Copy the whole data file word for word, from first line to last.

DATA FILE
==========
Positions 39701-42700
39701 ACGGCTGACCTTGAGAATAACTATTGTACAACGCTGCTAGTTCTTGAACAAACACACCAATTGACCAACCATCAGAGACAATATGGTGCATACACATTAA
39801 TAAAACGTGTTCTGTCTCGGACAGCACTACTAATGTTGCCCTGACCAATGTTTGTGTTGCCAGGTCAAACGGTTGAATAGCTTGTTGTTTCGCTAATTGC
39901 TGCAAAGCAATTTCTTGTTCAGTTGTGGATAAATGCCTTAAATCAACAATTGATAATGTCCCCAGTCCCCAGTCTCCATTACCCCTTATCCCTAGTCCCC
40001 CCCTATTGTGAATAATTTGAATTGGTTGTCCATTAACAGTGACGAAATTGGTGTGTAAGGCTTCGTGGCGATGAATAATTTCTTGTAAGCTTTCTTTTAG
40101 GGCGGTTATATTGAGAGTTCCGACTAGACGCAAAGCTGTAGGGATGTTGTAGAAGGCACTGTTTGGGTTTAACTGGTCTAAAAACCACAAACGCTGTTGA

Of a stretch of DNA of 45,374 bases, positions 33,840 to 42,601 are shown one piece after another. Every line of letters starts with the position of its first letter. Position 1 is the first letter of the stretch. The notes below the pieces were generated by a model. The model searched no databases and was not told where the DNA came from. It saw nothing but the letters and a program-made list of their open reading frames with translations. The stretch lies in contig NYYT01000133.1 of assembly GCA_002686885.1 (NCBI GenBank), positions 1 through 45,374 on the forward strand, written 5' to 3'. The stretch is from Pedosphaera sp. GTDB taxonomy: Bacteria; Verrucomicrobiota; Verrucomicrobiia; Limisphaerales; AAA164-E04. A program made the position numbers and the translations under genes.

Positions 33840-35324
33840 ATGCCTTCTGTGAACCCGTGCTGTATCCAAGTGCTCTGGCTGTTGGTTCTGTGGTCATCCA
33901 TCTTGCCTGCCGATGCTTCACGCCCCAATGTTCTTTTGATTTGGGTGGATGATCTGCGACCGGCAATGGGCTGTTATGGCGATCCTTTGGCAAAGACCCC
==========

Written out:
Positions 39701-42700
39701 ACGGCTGACCTTGAGAATAACTATTGTACAACGCTGCTAGTTCTTGAACAAACACACCAATTGACCAACCATCAGAGACAATATGGTGCATACACATTAA
39801 TAAAACGTGTTCTGTCTCGGACAGCACTACTAATGTTGCCCTGACCAATGTTTGTGTTGCCAGGTCAAACGGTTGAATAGCTTGTTGTTTCGCTAATTGC
39901 TGCAAAGCAATTTCTTGTTCAGTTGTGGATAAATGCCTTAAATCAACAATTGATAATGTCCCCAGTCCCCAGTCTCCATTACCCCTTATCCCTAGTCCCC
40001 CCCTATTGTGAATAATTTGAATTGGTTGTCCATTAACAGTGACGAAATTGGTGTGTAAGGCTTCGTGGCGATGAATAATTTCTTGTAAGCTTTCTTTTAG
40101 GGCGGTTATATTGAGAGTTCCGACTAGACGCAAAGCTGTAGGGATGTTGTAGAAGGCACTGTTTGGGTTTAACTGGTCTAAAAACCACAAACGCTGTTGA

Of a stretch of DNA of 45,374 bases, positions 33,840 to 42,601 are shown one piece after another. Every line of letters starts with the position of its first letter. Position 1 is the first letter of the stretch. The notes below the pieces were generated by a model. The model searched no databases and was not told where the DNA came from. It saw nothing but the letters and a program-made list of their open reading frames with translations. The stretch lies in contig NYYT01000133.1 of assembly GCA_002686885.1 (NCBI GenBank), positions 1 through 45,374 on the forward strand, written 5' to 3'. The stretch is from Pedosphaera sp. GTDB taxonomy: Bacteria; Verrucomicrobiota; Verrucomicrobiia; Limisphaerales; AAA164-E04. A program made the position numbers and the translations under genes.

Positions 33840-35324
33840 ATGCCTTCTGTGAACCCGTGCTGTATCCAAGTGCTCTGGCTGTTGGTTCTGTGGTCATCCA
33901 TCTTGCCTGCCGATGCTTCACGCCCCAATGTTCTTTTGATTTGGGTGGATGATCTGCGACCGGCAATGGGCTGTTATGGCGATCCTTTGGCAAAGACCCC